Prof. Mosharaf Chowdhury has been awarded the VMWare Early Career Award to further his research on memory disaggregation. The award provides a $50,000 unrestricted gift for his work, which seeks to one day treat portions of computer memory scattered across machines as one huge, virtual block of memory. [Full Story]

Related Topics:  Chowdhury, Mosharaf  Computer Architecture  Lab-Systems  Warehouse-Scale and Parallel Systems  

Paper award for identifying speaker characteristics in text messages

In a project that earned a Best Student Paper Award at the International Conference on Computational Linguistics and Intelligent Text Processing, PhD student Charlie Welch, Research Scientist Veronica Perez-Rosas, research fellow Jonathan Kummerfeld, and Prof. Rada Mihalcea analyzed a massive collection of one authors online communications over the course of 5 years to study a number of different speaker attributes and how they are reflected in the language of the messages. [Full Story]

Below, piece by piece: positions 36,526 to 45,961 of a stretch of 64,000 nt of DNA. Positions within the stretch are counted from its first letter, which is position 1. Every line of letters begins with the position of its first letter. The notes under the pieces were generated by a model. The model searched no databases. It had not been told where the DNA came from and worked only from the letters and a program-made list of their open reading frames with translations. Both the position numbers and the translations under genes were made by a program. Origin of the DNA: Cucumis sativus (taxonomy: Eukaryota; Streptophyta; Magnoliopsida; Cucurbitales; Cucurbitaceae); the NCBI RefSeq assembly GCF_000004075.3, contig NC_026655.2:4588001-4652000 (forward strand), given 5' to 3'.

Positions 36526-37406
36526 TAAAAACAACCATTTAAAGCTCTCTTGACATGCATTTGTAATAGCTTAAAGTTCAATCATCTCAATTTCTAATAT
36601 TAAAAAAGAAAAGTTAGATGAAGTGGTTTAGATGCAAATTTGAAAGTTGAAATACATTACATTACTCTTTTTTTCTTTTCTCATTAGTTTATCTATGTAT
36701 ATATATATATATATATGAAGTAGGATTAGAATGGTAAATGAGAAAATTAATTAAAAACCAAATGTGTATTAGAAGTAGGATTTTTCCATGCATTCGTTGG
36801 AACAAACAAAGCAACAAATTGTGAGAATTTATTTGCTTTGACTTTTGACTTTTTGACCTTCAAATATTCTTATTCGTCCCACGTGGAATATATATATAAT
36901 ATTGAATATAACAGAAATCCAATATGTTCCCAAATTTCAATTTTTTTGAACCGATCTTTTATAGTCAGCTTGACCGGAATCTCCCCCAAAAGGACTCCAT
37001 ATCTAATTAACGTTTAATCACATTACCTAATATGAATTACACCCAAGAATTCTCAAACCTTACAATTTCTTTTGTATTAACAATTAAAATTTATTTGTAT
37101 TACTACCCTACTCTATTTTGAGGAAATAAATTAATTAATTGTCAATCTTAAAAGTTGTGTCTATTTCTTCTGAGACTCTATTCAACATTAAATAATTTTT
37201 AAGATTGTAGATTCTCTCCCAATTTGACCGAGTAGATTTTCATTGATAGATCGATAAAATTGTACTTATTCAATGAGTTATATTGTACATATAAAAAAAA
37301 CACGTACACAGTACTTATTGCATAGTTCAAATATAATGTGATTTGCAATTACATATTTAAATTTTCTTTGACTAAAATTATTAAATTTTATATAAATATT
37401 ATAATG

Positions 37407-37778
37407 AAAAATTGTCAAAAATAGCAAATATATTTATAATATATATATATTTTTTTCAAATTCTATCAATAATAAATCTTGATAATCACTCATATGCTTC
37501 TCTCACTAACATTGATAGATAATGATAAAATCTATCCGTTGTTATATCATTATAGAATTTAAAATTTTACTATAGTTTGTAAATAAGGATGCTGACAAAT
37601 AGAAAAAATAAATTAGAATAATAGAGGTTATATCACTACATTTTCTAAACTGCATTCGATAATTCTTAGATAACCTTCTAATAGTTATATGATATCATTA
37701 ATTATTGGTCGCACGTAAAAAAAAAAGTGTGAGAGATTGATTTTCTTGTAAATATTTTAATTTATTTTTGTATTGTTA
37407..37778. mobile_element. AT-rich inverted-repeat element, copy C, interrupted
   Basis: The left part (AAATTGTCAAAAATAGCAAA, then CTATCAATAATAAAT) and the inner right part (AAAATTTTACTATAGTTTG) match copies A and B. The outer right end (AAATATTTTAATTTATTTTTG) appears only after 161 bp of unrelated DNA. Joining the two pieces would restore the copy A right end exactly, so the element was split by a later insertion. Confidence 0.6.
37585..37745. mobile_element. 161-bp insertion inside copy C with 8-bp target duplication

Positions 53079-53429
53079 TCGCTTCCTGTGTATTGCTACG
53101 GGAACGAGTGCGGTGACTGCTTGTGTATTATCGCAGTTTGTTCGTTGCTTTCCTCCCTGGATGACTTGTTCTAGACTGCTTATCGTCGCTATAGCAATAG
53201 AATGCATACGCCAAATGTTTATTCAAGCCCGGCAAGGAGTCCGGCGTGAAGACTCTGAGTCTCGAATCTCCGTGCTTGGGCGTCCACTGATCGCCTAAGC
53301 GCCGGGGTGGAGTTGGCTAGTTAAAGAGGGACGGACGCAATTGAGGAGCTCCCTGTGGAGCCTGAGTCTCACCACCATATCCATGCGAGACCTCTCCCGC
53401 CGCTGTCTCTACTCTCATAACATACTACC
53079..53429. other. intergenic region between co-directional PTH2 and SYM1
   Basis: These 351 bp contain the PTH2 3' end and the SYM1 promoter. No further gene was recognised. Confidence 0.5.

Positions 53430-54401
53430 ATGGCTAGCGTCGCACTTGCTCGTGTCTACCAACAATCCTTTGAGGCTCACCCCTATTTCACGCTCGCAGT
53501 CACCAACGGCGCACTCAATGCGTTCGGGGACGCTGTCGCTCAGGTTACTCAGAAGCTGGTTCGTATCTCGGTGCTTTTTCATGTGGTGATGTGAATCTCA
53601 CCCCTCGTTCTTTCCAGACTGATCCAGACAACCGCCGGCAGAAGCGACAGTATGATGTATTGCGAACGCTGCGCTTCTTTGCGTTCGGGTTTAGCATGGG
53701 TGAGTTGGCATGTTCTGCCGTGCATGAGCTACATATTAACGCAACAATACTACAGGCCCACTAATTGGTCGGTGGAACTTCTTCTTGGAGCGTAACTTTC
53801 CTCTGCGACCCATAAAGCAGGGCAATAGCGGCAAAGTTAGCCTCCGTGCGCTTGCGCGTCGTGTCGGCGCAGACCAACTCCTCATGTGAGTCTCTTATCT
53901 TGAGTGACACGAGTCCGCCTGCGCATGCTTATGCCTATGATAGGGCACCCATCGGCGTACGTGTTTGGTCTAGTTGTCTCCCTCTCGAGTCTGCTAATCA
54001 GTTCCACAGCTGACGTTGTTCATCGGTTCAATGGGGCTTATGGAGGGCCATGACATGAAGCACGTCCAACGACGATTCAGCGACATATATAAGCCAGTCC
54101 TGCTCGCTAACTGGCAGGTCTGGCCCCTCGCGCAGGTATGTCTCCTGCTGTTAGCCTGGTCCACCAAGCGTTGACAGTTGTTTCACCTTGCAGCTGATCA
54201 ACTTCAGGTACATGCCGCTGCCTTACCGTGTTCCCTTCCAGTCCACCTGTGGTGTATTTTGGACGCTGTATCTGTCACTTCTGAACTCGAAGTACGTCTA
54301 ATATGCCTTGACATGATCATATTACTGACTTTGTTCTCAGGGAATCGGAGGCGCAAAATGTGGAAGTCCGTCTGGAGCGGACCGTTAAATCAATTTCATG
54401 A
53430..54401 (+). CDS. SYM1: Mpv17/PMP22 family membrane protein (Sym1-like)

Related Topics:  Big Data  Data and Computing  Graduate Students  Lab-Artificial Intelligence  Mihalcea, Rada  Perez-Rosas, Veronica  

Award for helping popular websites better direct their internet traffic

A paper co-authored by Prof. Harsha Madhyastha has been awarded an Applied Networking Research Prize by the Internet Engineering Task Force (IETF). In Engineering Egress with Edge Fabric: Steering Oceans of Content to the World, Madhyastha and collaborators presented a system that large content providers can use to smartly direct traffic over the internet to their users. [Full Story]

Related Topics:  Lab-Systems  Madhyastha, Harsha  Networking, Operating Systems, and Distributed Systems  

CSE alum Qi Alfred Chen selected for ProQuest Dissertation Award

CSE PhD alumnus Qi Alfred Chen has been selected as the recipient of the ProQuest Distinguished Dissertation award from the Rackham Graduate School for his dissertation, "Securing Smart, Connected Systems Through Systematic Problem Analysis and Mitigation." The award recognizes exceptional and unusually interesting work produced by doctoral students in the last phase of their graduate work. [Full Story]

Related Topics:  Alumni  Lab-Systems  Mao, Zhuoqing Morley  

Student receives GSI Award for innovative work as educator, promoting diversity